First Sunday after Christmas: A Sharing of Gifts

What's inside? The collective wisdom and inspiration of the people of Tiny Church.

What’s inside? The collective wisdom and inspiration of the people of Tiny Church.

Pastors well remember that Christmas fell on a Sunday two years ago. In some traditions, a Christmas morning service is par for the course, but it’s not the norm for Presbyterians. What to do?

At Tiny Church we had a “come as you are” service in which people could wear PJs or other casual wear. We did not have a printed bulletin, which gave our administrative assistant a break from the copy machine during a busy time of year. Instead, I announced each element of the service. We read the psalm for the day from the pew Bibles as the call to worship. And the hymns that morning were the organist’s choice.

For the sermon/proclamation time, I had prepared a series of questions, each of which was printed on a slip of paper. These I placed in a Christmas-themed gift bag which people passed around. They were invited to pull out a slip of paper and answer the question, or choose a new one, or they could pass.

It was such a fun, low-key mode of worship that we did it again last year, and we’ll do something similar this weekend. (This time around we have the new “Glory to God” hymnal that has ready-made liturgies in the front!)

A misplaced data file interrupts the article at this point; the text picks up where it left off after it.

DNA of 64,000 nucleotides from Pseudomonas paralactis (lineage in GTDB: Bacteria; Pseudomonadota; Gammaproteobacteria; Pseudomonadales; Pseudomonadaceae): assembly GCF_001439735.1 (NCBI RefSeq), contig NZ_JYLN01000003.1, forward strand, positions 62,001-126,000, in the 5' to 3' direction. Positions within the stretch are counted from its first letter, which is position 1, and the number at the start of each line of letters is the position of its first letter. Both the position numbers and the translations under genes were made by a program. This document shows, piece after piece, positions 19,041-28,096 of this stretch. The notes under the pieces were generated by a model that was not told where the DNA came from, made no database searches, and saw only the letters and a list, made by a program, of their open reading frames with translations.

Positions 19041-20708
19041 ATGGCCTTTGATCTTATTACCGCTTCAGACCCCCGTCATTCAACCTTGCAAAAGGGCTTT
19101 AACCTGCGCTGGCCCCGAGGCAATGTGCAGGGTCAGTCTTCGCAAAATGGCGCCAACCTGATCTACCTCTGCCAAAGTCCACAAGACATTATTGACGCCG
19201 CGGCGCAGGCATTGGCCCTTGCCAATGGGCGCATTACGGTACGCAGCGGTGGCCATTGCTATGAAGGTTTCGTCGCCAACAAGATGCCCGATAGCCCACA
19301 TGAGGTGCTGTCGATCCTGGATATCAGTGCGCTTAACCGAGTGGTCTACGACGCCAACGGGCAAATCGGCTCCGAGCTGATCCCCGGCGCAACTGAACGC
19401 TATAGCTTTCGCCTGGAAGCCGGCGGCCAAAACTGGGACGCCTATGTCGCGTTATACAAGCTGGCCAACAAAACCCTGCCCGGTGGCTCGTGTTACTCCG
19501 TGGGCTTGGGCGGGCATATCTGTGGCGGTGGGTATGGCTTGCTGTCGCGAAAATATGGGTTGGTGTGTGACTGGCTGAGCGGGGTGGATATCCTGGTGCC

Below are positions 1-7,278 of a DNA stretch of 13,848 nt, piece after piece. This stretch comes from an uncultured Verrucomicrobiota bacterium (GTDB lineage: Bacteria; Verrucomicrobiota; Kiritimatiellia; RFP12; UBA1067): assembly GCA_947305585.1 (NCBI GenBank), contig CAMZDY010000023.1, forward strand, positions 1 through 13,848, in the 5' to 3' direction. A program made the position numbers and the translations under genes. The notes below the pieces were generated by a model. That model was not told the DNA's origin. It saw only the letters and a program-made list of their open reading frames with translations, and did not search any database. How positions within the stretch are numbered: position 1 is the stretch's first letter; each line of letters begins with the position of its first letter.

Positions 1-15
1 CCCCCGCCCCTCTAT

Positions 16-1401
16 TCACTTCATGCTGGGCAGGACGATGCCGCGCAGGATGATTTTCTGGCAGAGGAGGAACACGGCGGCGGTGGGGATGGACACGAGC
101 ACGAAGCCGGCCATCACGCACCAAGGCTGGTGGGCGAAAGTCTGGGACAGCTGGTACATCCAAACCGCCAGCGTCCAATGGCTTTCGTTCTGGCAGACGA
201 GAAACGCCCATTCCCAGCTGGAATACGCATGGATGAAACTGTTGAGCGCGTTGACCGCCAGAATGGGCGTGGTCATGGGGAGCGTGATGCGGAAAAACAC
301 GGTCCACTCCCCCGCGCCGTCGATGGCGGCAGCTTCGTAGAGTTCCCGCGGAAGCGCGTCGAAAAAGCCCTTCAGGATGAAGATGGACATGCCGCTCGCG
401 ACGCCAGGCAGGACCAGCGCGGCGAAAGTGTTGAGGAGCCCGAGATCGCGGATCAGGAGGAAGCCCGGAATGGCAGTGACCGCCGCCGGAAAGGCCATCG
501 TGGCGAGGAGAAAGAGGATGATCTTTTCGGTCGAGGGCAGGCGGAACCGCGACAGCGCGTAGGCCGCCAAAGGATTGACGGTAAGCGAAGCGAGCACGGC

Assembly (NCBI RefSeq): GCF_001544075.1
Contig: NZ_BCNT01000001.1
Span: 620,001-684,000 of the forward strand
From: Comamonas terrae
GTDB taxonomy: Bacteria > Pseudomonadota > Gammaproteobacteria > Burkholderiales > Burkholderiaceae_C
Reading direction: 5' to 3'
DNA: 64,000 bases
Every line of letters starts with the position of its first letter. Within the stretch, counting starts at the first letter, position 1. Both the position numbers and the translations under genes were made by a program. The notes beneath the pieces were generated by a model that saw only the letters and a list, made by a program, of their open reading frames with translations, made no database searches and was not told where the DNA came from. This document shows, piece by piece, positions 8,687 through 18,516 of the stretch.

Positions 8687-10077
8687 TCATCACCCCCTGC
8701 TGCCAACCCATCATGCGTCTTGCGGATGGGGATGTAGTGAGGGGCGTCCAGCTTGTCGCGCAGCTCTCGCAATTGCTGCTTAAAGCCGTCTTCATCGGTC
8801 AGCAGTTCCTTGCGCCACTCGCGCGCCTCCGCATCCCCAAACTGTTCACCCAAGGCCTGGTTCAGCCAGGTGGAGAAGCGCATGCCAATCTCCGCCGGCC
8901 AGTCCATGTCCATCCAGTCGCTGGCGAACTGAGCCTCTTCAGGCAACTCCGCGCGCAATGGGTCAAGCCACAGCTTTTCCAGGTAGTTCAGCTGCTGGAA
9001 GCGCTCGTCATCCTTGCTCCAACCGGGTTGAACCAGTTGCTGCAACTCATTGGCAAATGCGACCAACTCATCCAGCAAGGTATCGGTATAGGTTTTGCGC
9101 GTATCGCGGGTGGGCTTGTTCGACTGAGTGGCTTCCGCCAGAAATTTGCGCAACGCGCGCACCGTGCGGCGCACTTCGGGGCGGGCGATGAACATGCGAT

The gift-bag “proclamation” will be an experiment—Sunday is December 29, and it could be a good-sized crowd, much larger than Christmas Day two years ago—and people may come expecting an actual sermon. I may preface the sharing time with a short story or poem. But one of the great things about Tiny Church is how willing they are to do different things in worship.

Below are some of the questions I’ve used in the past. Have you done something similar? What questions would you add?

This Sunday’s gospel text is about Joseph, Mary and Jesus’ flight into Egypt to escape Herod’s murderous paranoia. We’ll be hitting that story harder on January 5, but if I use this text on Sunday, I’ll need to supplement these questions with some tougher ones that tease out the incredible sense of danger and drama in the story.

Tell about a favorite gift you’ve received—tangible or not.

Tell about a favorite gift you’ve given—tangible or not.

What is your most beloved Christmas carol and why?

“Christmas wouldn’t be Christmas without ____________________.”

Which character from the Christmas story do you most admire and why?

Tell us about someone you think of especially this time of year.

Tell about a great surprise you have received. (not necessarily at Christmas)

Tell about an important Christmas tradition, now or in the past.

“For me, the Christmas season tastes like _______________________”

“For me, Christmas season smells like _______________________”

Jesus is the “prince of peace.” What’s one situation (personal, or global, or in between) in which you’re longing for peace?

Do you make New Year’s Resolutions? Why or why not? If so, will you make them this year?

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